How to Use ISO Files in Windows XP

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Filed under: Windows XP 

If you are running Windows XP, there is no standard support for ISO files. These files however are quite common as an alternative to installation CDs or DVDs. An ISO file is basically an image of a CD or DVD. You can use CD Burning software to create a CD from the ISO file.

But in many cases you might not want to write a CD-ROM or DVD from the ISO file, you simply want to access the contents while the ISO file resides on your hard disk. There are software solutions available for this, which create a virtual CD or DVD drive. You can then mount the ISO file as a drive and access the contents of the ISO file.

Most of these software solutions however are commercial software, which means you need to pay for them. If you do not need the fancy user interface, you can also use a virtual cd-rom tool created by Microsoft. It is called the Virtual CD-ROM Control Panel, and can be downloaded from the Microsoft website.

The downloaded file (60KB) is an installer, which you need to execute to extract the actual software. It will simply ask for a location to extract to, so select a path and click the Unzip button. Once done, click Close.

Self-extracting executable

In the folder you selected for the extracted files, you will find 3 new files, a TXT file, a SYS file and an EXE file. Basically you now follow the instructions in the TXT file. We have outlined them here with some screenshots.

  1. Copy the VCdRom.sys file to your C:\Windows\System32\Drivers folder (change the C: to the drive where Windows XP is installed).
  2. Next, double-click the VCdControlTool.exe file. This will bring up the control panel window.
  3. Click the Driver Control button.
  4. Click the Install Driver button. Now browse to the C:\Windows\System32\Drivers folder and select the VCdRom.sys file.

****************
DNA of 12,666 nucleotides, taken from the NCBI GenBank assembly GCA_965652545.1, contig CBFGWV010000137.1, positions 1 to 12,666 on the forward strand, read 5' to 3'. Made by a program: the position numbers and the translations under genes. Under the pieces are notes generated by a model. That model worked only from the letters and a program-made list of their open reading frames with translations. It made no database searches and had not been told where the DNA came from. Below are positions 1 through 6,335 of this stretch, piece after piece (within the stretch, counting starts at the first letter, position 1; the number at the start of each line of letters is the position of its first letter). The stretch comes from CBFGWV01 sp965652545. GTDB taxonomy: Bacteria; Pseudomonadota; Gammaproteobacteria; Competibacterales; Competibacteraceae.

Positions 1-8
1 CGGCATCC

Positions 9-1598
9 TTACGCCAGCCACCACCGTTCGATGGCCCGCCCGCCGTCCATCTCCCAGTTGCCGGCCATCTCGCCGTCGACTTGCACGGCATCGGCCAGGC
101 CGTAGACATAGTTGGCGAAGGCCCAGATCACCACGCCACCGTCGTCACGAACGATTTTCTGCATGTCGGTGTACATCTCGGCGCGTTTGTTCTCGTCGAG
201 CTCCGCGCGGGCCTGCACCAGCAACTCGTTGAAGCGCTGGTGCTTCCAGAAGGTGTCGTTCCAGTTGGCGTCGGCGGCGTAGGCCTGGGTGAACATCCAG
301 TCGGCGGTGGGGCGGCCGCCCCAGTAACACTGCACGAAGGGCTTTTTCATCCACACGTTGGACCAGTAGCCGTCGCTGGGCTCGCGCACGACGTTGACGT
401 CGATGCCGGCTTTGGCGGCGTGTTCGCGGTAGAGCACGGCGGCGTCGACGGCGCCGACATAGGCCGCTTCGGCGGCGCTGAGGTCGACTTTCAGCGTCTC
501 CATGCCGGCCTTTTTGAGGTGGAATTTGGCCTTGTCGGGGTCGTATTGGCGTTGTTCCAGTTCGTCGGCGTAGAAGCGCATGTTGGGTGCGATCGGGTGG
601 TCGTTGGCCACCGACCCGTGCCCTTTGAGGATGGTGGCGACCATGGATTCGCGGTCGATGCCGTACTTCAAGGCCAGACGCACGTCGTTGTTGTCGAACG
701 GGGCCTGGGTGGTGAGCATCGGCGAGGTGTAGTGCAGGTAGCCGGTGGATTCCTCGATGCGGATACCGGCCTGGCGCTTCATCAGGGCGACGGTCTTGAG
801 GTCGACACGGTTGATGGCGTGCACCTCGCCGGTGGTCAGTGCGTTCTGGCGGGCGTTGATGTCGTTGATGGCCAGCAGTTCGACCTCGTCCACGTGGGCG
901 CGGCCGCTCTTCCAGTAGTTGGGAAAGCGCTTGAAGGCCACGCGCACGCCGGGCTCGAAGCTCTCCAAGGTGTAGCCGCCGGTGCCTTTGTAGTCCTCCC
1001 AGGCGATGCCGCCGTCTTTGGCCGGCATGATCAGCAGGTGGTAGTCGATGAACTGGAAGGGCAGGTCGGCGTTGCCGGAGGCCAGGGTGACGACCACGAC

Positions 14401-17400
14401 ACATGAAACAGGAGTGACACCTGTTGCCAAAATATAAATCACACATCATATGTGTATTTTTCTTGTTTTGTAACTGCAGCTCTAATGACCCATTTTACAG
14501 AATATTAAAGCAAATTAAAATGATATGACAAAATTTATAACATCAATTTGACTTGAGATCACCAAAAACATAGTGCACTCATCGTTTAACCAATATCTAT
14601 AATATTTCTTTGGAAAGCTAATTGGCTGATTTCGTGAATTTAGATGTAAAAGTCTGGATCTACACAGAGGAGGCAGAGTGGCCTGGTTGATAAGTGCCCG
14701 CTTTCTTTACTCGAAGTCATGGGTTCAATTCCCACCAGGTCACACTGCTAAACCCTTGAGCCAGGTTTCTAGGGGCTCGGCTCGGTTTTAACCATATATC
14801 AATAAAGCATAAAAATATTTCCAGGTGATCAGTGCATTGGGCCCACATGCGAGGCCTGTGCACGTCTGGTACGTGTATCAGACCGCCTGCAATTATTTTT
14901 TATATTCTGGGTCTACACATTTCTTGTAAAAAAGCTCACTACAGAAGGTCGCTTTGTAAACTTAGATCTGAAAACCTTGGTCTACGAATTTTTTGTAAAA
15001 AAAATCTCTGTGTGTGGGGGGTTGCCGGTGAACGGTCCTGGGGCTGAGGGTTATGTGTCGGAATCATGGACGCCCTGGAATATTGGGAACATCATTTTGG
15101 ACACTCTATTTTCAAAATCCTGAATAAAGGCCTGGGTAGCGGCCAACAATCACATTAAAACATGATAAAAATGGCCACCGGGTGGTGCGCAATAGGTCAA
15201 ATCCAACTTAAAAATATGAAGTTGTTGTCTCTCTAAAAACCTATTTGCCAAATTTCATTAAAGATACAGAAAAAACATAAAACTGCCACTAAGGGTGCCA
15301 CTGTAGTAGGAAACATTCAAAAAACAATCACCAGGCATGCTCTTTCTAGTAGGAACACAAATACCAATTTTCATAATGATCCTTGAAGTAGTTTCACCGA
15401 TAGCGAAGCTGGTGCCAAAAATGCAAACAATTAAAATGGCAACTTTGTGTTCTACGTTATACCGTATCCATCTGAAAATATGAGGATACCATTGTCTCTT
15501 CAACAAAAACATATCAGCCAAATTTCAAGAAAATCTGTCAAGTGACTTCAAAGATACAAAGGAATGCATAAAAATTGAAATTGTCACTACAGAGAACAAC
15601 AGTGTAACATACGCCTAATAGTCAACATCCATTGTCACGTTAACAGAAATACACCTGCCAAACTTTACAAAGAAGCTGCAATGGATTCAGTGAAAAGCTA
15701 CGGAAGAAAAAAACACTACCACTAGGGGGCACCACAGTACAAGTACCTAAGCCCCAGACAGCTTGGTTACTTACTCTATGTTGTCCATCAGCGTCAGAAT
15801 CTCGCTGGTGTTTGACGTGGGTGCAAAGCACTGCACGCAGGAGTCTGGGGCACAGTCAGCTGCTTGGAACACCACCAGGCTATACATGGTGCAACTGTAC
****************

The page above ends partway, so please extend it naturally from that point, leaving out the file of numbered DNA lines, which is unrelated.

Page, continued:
5. Install virtual CD-ROM driver
  6. Click the Open button.
  7. Next, click the Start button, and then click the OK button.
  8. Click the Add Drive button to create a virtual CD-Rom drive.
  9. Next, click the new drive so it is selected, and then click the Mount button. This will bring up a file selection dialog box.
  10. Mount ISO file
  11. Locate and select the ISO file you want to access, and then click the Open button.

The ISO file is mounted and you can access the content through the selected drive letter using the Windows explorer.

Comments



40 Comments to “How to Use ISO Files in Windows XP”

  1. sonica says:

    i tried so many times .i followed each nd every step for accessing ISO files…..BUT IN LAST STEP it gives error message i.e. “mount failed”……… m confused ..i tried mount options bt still its not working…….
    y so?//

  2. Keith says:

    I got that error message then noticed I had not clicked on that Drive Z line in the Virtual CD ROM Control Panel window.

  3. jocky says:

    hey thanx buddy, this works!!!

  4. Opender says:

    Thanks a LOT, this works PERFECTLY!!!

  5. Pramod Kumbhare says:

    Yes, it works. I was about to delete the ISO file, but thanks to you.

  6. amal says:

    i tried so many times .i followed each nd every step for accessing ISO files…..BUT IN LAST STEP it gives error message i.e. “mount failed”……… m confused ..i tried mount options bt still its not workin.. after i clicked the drive z line it is still not working ….

  7. Kyle says:

    @amal – Are you certain that the ISO file is valid?
    You can try another free tool, like MagicDisc to see if you can mount the ISO with that.

  8. debasis_INDIA says:

    Rename the ISO file . Remove the special characters and the white spaces from the iso file name.

    U may give a small name instead.
    Then try the final step.

  9. Sarit says:

    Thank you very much dude
    Its gr88888888.
    I had 16 ISO files & I was to write them on 16 CDs but thanks a lot to you man.

  10. Lana says:

    Awesome! I would have gotten a 0 on my homework tonight if it wasn’t for this.

  11. Kevin says:

    can this work using my Mac’s Virtual Machine? I’ve been mounting iso’s but it replies Mount Failed. What should I do?

  12. Harry says:

    wow..this really works! so satisfied that i dint waste my time reading this site! =D

  13. Tuan Cao says:

    It worked fine for me

    Thank you very much

  14. John says:

    How do you change the “c:” to the drive folder where windows xp is, and how do i find that?

  15. Kyle says:

    @John – You need to copy the file to the Windows\system32 folder on the system drive. Normally that is the C-drive.
    You can check that by simply checking your Explorer and see which drive has the “Windows” folder.
    Alternatively, open a command prompt and type “set” to see the environment variables, which contain the system folder path as well.

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